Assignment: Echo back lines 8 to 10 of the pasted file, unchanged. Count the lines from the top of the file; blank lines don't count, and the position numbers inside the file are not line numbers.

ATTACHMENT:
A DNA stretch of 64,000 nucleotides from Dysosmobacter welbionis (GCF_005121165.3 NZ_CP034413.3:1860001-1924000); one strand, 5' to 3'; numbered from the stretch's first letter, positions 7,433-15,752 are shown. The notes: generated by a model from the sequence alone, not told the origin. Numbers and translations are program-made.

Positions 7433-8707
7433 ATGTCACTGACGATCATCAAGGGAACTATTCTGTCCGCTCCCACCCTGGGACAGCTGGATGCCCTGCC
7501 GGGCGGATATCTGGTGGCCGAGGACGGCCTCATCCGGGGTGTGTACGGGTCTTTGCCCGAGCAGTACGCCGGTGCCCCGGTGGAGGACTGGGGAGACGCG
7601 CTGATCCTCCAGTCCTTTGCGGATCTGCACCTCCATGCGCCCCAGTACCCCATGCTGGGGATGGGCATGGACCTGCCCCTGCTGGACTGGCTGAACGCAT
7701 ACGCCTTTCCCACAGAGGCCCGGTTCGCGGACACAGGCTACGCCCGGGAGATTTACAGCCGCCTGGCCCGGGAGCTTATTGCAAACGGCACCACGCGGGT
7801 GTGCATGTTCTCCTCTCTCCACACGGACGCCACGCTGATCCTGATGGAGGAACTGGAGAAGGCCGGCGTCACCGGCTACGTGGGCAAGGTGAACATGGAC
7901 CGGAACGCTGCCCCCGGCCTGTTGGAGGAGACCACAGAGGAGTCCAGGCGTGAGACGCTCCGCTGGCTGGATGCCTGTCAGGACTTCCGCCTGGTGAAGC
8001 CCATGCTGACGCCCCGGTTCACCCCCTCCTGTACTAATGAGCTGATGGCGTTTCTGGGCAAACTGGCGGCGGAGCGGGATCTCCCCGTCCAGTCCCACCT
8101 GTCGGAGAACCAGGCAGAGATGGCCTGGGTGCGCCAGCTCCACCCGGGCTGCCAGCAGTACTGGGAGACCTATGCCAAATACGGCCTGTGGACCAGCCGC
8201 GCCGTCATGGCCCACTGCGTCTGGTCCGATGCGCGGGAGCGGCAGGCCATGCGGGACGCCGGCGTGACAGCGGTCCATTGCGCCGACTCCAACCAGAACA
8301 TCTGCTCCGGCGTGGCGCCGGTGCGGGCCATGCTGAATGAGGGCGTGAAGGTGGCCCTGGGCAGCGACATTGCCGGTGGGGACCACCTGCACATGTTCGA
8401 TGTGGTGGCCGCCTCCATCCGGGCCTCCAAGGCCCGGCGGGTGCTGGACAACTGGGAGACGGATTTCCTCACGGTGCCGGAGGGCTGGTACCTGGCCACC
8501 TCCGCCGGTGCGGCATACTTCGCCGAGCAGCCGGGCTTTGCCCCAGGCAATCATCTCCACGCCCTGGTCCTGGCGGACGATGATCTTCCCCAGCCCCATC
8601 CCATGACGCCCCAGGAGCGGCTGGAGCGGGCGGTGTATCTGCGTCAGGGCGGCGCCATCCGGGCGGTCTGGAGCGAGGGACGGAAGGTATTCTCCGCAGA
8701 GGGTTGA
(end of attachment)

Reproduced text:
7901 CGGAACGCTGCCCCCGGCCTGTTGGAGGAGACCACAGAGGAGTCCAGGCGTGAGACGCTCCGCTGGCTGGATGCCTGTCAGGACTTCCGCCTGGTGAAGC
8001 CCATGCTGACGCCCCGGTTCACCCCCTCCTGTACTAATGAGCTGATGGCGTTTCTGGGCAAACTGGCGGCGGAGCGGGATCTCCCCGTCCAGTCCCACCT
8101 GTCGGAGAACCAGGCAGAGATGGCCTGGGTGCGCCAGCTCCACCCGGGCTGCCAGCAGTACTGGGAGACCTATGCCAAATACGGCCTGTGGACCAGCCGC